High unemployment, shifting industry hiring patterns and fundamental changes to the way we work are some of the harsh realities Americans face when looking for jobs amid the Covid-19 crisis. It’s important to be prepared with an understanding of how much has changed in the jobs market to increase your chances of finding a job under the current circumstances.
Here are a few of the basic, sobering facts:
- Young workers, those with lower levels of formal education, Hispanic and Asian women, and minority workers more broadly, are among the demographic groups hardest hit by the tens of millions of job losses generated by the Covid pandemic.
- Restaurants, travel, hospitality, and retail have fared worse than other industries, extending job losses even to these sectors’ white collar workers.
- Small businesses have laid off more employees than larger ones.
- States such as Michigan, Hawaii, Pennsylvania, Kentucky and Rhode Island, have seen the largest share of layoffs.
Preparing for a new job – or entirely new career – requires preparation in this environment. While most of us may be looking for new jobs out of necessity, a crisis such as Covid-19 is also an opportune time for those fortunate enough to still be employed to radically alter a career path.
Here are the questions you should be asking yourself.
Are my resume and online professional presence current? Yes, your resume should be error-free, fully updated, and customized for each job for which you submit an application. But you can do more (and should) if you’re actively searching for a job or to switch careers.
Make sure your resume is posted online, where it can be easily seen (social networking platforms such as LinkedIn are an obvious place to start). But also look for job boards or sites specific to your target industry. Consider adding work samples, links to any published work, or a video introduction to your resume. Finally, ensure your resume is SEO-optimized, using keywords that are likeliest to yield results in searches by employers.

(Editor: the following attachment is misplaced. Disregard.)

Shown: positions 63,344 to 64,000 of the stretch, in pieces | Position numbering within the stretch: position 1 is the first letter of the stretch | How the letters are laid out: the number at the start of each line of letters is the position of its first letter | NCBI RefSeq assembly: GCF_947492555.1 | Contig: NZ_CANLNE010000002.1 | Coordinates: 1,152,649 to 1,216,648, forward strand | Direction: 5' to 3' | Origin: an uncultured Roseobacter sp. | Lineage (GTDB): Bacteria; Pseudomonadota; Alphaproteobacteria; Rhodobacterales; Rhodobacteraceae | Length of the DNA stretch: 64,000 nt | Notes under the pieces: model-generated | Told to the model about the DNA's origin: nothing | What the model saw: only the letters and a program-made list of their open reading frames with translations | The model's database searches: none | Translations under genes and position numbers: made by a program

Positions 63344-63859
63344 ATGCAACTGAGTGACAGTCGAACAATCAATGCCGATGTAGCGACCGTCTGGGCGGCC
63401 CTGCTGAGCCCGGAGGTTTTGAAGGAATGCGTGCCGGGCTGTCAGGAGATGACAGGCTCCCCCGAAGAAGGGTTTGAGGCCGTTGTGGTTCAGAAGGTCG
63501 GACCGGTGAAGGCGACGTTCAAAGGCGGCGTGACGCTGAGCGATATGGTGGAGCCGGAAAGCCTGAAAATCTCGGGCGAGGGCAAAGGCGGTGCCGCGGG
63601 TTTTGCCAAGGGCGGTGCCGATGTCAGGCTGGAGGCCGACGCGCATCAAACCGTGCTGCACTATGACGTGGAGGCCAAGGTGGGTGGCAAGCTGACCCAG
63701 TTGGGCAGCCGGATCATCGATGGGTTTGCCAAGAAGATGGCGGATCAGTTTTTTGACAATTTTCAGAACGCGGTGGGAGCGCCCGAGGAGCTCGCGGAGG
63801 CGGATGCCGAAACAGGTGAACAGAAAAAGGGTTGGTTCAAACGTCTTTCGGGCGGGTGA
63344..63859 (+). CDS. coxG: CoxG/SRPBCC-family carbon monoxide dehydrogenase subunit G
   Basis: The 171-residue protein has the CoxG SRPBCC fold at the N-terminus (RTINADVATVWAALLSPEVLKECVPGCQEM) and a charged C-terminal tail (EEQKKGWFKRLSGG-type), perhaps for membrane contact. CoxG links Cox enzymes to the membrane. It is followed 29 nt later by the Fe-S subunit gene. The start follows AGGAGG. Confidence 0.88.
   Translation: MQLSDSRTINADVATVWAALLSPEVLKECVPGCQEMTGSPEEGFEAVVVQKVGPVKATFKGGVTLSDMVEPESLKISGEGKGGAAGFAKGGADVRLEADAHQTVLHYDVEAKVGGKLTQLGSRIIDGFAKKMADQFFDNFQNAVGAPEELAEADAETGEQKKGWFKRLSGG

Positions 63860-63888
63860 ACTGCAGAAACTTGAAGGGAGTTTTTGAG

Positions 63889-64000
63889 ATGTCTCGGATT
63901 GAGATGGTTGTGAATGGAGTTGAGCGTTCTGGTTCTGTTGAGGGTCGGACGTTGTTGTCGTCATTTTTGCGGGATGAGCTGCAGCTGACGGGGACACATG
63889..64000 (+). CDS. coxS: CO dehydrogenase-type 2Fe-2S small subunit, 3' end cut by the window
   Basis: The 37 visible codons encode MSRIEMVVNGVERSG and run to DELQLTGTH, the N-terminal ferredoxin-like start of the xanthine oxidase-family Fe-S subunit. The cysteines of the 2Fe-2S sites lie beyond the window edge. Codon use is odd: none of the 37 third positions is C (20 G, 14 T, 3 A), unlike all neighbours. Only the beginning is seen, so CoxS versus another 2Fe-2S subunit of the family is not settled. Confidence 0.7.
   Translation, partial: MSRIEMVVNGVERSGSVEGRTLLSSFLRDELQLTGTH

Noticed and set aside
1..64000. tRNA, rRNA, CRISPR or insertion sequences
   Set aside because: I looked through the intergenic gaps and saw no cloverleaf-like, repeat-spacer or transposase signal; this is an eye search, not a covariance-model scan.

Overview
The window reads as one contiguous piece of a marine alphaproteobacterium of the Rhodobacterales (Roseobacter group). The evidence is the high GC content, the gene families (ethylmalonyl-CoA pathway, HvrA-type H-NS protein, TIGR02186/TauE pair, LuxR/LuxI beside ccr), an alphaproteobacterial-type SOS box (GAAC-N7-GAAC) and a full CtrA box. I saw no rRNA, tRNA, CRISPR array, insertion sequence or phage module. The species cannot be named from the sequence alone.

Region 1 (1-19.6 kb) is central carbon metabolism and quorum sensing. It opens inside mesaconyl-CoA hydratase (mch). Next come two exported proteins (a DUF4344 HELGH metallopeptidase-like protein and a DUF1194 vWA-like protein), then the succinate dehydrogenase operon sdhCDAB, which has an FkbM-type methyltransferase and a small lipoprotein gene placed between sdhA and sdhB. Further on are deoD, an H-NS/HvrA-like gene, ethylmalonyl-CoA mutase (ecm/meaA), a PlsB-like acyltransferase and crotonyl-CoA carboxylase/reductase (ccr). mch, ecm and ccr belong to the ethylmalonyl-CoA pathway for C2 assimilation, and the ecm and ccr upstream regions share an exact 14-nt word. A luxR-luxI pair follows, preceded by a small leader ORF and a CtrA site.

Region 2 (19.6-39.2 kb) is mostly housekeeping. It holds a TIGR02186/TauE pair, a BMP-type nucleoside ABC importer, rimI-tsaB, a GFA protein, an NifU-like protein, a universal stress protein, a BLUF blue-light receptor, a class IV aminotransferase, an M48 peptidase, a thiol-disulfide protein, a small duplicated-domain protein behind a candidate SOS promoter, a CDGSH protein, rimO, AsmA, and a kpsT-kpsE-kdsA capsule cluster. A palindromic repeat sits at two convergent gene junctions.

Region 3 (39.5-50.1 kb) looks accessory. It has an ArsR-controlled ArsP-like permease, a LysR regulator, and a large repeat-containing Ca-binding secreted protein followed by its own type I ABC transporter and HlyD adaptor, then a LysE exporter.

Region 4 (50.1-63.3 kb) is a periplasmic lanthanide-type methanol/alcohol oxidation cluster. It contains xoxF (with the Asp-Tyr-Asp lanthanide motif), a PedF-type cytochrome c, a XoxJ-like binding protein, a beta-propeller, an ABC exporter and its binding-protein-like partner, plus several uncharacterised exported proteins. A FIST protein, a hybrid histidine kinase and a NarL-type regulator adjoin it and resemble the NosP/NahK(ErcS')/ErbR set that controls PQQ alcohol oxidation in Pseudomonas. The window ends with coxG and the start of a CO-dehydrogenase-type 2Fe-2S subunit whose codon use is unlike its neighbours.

Are you looking in the right places? Knowing where to look is half the battle. You should understand hiring trends, such as the rise of freelance work during the Covid recession, as well as companies that are actively hiring for remote workers. You should also be willing to consider new industries where job opportunities have been stronger, such as technology and health care. And you should be taking the further step of contacting those in your network who might be placed in favorable hiring industries.
Do my skills need refreshing? Now is the time to take free or low-cost online courses or obtain certifications in a new skill. (Faced with a job loss during the Great Recession, I taught myself video and audio editing online for less than $100. That helped me land my next job in radio, where audio editing skills were indispensable.)
Learning a new skill can be either complementary to your existing job trajectory, or geared towards a new career. If it’s the latter, the rise of online learning due to Covid-19 means many graduate programs are now lower-priced and online, allowing you to continue working In another capacity more while you complete your studies.
Where am I most competitive? Know your skills, your worth, and your passions – these are the things that help differentiate you, and allow you to thrive in the areas in which you’re most competitive. A good job search is targeted in many ways, including knowing where you’re likeliest to be appreciated and in demand.
Who can help me? Many of us think of our network solely as a place to look for new jobs, but that’s an egregious mistake and misuse of our contacts. Our network can be the best place to advertise our job skills and career ambitions; seek help securing loans or financing to start a new business; assistance in applying or being admitted to a new career training or degree program; or to obtain introductions to others who might be able to help in a job search.
Where do I envision myself in a year? This is perhaps the most critical question. Covid-19 won’t last forever, so don’t make rash job changes or career decisions that can impact you for years to come. If you’ve been laid off and really need the cash, it’s understandable to be in a rush to secure any employment. There’s an argument to be made, however, that it might be best to take gig jobs and other freelance work until you find a career-enhancing position, because you might be compromising too much otherwise. Ask yourself, “Where – and more importantly who – do I want to be when Covid is over?” That’s the best guide to your career search.